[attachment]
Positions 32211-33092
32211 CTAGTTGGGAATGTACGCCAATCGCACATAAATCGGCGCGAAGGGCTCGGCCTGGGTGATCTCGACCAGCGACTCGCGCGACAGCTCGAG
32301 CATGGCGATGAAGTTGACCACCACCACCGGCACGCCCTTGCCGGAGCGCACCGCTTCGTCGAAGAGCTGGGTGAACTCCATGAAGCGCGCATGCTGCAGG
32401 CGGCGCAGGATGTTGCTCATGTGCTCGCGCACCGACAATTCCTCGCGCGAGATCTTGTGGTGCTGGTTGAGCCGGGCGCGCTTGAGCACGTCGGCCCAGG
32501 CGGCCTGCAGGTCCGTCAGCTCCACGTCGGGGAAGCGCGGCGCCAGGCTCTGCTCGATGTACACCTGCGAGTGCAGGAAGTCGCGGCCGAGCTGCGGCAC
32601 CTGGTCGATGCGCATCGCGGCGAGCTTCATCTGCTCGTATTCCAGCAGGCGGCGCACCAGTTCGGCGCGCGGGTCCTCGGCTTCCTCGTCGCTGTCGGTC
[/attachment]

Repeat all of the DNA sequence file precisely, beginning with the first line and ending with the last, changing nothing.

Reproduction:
Positions 32211-33092
32211 CTAGTTGGGAATGTACGCCAATCGCACATAAATCGGCGCGAAGGGCTCGGCCTGGGTGATCTCGACCAGCGACTCGCGCGACAGCTCGAG
32301 CATGGCGATGAAGTTGACCACCACCACCGGCACGCCCTTGCCGGAGCGCACCGCTTCGTCGAAGAGCTGGGTGAACTCCATGAAGCGCGCATGCTGCAGG
32401 CGGCGCAGGATGTTGCTCATGTGCTCGCGCACCGACAATTCCTCGCGCGAGATCTTGTGGTGCTGGTTGAGCCGGGCGCGCTTGAGCACGTCGGCCCAGG
32501 CGGCCTGCAGGTCCGTCAGCTCCACGTCGGGGAAGCGCGGCGCCAGGCTCTGCTCGATGTACACCTGCGAGTGCAGGAAGTCGCGGCCGAGCTGCGGCAC
32601 CTGGTCGATGCGCATCGCGGCGAGCTTCATCTGCTCGTATTCCAGCAGGCGGCGCACCAGTTCGGCGCGCGGGTCCTCGGCTTCCTCGTCGCTGTCGGTC